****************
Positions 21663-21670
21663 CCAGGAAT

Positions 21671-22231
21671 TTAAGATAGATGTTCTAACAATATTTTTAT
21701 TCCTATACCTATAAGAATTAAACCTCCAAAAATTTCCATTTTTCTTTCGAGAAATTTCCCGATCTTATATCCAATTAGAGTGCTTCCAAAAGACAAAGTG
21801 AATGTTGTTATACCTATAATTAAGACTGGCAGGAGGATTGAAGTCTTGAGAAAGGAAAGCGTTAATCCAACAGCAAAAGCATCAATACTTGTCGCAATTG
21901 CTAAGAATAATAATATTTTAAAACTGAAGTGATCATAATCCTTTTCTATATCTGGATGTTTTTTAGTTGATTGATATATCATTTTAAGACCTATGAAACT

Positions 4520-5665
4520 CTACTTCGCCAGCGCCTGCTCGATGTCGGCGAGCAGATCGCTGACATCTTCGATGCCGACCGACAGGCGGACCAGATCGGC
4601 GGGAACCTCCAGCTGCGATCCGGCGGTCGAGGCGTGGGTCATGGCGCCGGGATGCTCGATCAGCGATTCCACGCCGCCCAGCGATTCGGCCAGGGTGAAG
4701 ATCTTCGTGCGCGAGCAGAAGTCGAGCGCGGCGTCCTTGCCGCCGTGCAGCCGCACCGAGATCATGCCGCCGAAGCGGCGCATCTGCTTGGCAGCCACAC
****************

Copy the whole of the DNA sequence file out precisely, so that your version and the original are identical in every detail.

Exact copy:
Positions 21663-21670
21663 CCAGGAAT

Positions 21671-22231
21671 TTAAGATAGATGTTCTAACAATATTTTTAT
21701 TCCTATACCTATAAGAATTAAACCTCCAAAAATTTCCATTTTTCTTTCGAGAAATTTCCCGATCTTATATCCAATTAGAGTGCTTCCAAAAGACAAAGTG
21801 AATGTTGTTATACCTATAATTAAGACTGGCAGGAGGATTGAAGTCTTGAGAAAGGAAAGCGTTAATCCAACAGCAAAAGCATCAATACTTGTCGCAATTG
21901 CTAAGAATAATAATATTTTAAAACTGAAGTGATCATAATCCTTTTCTATATCTGGATGTTTTTTAGTTGATTGATATATCATTTTAAGACCTATGAAACT

Positions 4520-5665
4520 CTACTTCGCCAGCGCCTGCTCGATGTCGGCGAGCAGATCGCTGACATCTTCGATGCCGACCGACAGGCGGACCAGATCGGC
4601 GGGAACCTCCAGCTGCGATCCGGCGGTCGAGGCGTGGGTCATGGCGCCGGGATGCTCGATCAGCGATTCCACGCCGCCCAGCGATTCGGCCAGGGTGAAG
4701 ATCTTCGTGCGCGAGCAGAAGTCGAGCGCGGCGTCCTTGCCGCCGTGCAGCCGCACCGAGATCATGCCGCCGAAGCGGCGCATCTGCTTGGCAGCCACAC